Happy 60th Anniversary to Johnny Cash’s debut album Johnny Cash with His Hot and Blue Guitar, originally released October 11, 1957.
This year marks the 60th anniversary of Johnny Cash's landmark debut album Johnny Cash with His Hot and Blue Guitar. Released on October 11, 1957, it, like many rock & roll and country albums, showcased country roots. Cash, like Elvis, was steeped in gospel influences, but was told to tone it down on this album because it wasn't commercial. Country music was booming in the 1950s, with Conway Twitty, Hank Williams and Patsy Cline leading the pack with down home rhythms and fix-it-Jesus lyrics.
This debut album went on to spawn four hit singles in " I Walk the Line," "So Doggone Lonesome," "Cry! Cry! Cry!," and "Folsom Prison Blues" and cemented Cash's rightful place in the hallowed halls of not only country music history, but gospel and rock & roll as well. Cash realized he had a flair for crossover hits with "I Walk the Line," which remained number one on the country charts for six weeks before moving over to the pop Top 20.
The first two tracks, "Rock Island Line" and "I Heard That Lonesome Whistle," tell stories of life on the railroad, a common theme in Cash's material. It's a bit of a precursor to his eighth studio album, Ride This Train (1960), which was considered Cash's first concept album and a travelogue. He also did a documentary with the same title, where he took us on a journey through the history of the railroad, focusing on how the railroad helped build America. Railroad life is a vagabond lifestyle but it's also one where men got to see and experience different parts of the country, adding that to their life’s narrative. Just as the landscapes they saw were shaped and molded by environment, so were the men of the railroad.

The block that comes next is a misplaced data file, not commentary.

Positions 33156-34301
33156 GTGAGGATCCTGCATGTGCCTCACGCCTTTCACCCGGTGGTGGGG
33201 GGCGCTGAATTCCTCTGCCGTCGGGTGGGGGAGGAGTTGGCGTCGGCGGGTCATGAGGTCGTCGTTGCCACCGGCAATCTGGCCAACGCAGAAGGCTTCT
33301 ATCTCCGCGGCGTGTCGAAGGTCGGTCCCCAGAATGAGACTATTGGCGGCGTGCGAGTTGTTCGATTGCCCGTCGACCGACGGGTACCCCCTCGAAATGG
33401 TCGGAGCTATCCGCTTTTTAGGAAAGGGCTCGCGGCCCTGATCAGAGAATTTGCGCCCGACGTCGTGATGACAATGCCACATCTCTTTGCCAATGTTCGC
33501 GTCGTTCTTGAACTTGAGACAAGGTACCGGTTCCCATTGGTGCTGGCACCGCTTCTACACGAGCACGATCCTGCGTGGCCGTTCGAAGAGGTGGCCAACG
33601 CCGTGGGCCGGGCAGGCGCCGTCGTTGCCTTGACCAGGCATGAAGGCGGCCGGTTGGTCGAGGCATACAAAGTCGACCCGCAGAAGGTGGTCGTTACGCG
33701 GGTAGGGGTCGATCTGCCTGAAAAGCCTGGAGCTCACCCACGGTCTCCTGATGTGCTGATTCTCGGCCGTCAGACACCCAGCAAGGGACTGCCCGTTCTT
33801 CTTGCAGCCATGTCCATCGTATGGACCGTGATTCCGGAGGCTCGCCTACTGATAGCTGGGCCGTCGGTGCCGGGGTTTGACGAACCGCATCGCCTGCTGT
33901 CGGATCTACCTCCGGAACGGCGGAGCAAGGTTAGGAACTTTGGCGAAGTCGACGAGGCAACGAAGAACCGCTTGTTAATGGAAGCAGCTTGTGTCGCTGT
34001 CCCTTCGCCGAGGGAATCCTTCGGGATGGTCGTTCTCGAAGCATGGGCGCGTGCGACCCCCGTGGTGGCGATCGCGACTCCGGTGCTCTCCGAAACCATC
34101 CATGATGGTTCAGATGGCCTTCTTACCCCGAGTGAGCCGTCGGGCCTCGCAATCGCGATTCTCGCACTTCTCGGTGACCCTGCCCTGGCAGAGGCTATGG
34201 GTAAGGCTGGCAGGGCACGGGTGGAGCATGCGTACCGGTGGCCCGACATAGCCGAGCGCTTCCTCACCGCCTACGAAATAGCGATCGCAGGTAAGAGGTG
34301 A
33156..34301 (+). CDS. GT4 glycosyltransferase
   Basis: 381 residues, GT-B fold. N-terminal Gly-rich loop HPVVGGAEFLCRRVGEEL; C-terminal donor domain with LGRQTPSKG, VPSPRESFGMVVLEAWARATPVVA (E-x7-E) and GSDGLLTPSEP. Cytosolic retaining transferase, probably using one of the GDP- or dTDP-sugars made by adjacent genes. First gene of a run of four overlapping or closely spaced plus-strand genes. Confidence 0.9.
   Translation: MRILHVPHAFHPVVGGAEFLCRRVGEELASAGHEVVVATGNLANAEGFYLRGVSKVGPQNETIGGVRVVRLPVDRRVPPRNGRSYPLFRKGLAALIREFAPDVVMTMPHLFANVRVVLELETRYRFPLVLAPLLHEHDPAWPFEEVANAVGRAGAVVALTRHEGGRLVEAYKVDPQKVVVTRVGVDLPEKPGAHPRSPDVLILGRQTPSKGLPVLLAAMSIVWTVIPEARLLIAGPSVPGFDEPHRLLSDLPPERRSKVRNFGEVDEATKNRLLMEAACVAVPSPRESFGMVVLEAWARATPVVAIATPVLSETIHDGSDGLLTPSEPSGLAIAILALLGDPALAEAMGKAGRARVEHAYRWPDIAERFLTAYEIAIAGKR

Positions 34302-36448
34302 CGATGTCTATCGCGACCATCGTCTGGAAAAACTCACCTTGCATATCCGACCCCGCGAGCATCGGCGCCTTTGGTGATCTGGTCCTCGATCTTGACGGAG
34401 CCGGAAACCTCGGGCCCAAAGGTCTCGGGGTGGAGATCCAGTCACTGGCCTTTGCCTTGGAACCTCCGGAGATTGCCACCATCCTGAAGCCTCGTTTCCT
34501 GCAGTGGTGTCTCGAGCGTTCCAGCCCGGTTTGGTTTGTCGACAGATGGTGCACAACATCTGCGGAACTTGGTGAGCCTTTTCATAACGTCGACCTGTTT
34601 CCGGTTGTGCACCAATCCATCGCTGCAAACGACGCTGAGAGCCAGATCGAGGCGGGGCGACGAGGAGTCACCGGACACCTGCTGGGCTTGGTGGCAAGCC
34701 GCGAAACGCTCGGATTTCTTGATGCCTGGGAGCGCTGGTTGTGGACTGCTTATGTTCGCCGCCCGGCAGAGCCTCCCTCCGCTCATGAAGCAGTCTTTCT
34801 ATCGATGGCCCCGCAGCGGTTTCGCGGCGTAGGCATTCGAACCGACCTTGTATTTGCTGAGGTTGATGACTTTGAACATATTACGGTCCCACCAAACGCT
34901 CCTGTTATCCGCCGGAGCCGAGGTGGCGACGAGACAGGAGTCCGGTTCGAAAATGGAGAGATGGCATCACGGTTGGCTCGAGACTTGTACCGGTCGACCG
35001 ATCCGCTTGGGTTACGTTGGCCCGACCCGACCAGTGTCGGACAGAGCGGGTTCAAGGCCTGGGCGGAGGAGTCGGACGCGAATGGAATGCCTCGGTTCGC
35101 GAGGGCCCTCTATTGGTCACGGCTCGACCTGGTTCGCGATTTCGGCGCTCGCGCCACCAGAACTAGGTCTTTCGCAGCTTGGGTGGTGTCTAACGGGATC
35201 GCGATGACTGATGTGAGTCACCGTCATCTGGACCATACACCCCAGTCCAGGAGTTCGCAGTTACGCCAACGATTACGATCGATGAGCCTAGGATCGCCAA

“Country Boy,” espouses the virtues of growing up in the country. It touches on the simplicity and beauty of coming of age in Smalltown U.S.A. “Cry! Cry! Cry!,” was Cash’s first hit, selling a healthy 100,000 copies in the southern states alone and helping to formally launch his career. He kicked off a co-headlining tour with Elvis as a result of the success of this song and the mysterious troubadour was introduced to the world.
“I Walk the Line” was Cash’s first number one hit on the Billboard charts and hovered there for a solid 43 weeks. “Folsom Prison Blues” is the epitome of his country roots-and-boots spirit, combining the familiar train and prison themes. Country music is all about storytelling and they’re usually not happy stories. It’s like the blues, but with a guitar instead of a harmonica. Whereas most modern mainstream country music is incredibly pop-influenced and polished, Cash’s brand is original and raw and embraces triumph over hardship. His songs offer timeless messages and laser-sharp introspection, tonic for the soul.
This serious, humble performer didn't revolutionize one genre, but proved he could overlap into many. With his molasses-rich baritone voice, somber delivery, trademark black wardrobe and three-man backing, this iconic singer-songwriter covered blues, rockabilly, rock & roll, folk, rockabilly and gospel. The "Man in Black" was relatable because of his hard knock life lyrics and real-life trials and tribulations; his album sales proved that people couldn't get enough of him.
"Folsom Prison Blues” became sort of a theme song for him as he always opened with it when touring. He recorded a live version at the prison and it shot to number on the charts in 1968. This music icon's popularity stemmed not only from his talent but also because he was a mirror reflecting American society: well-meaning, but deeply flawed. On the 60th anniversary of With His Hot and Blue Guitar, we acknowledge the organic artistry of this quintessential everyman’s opus.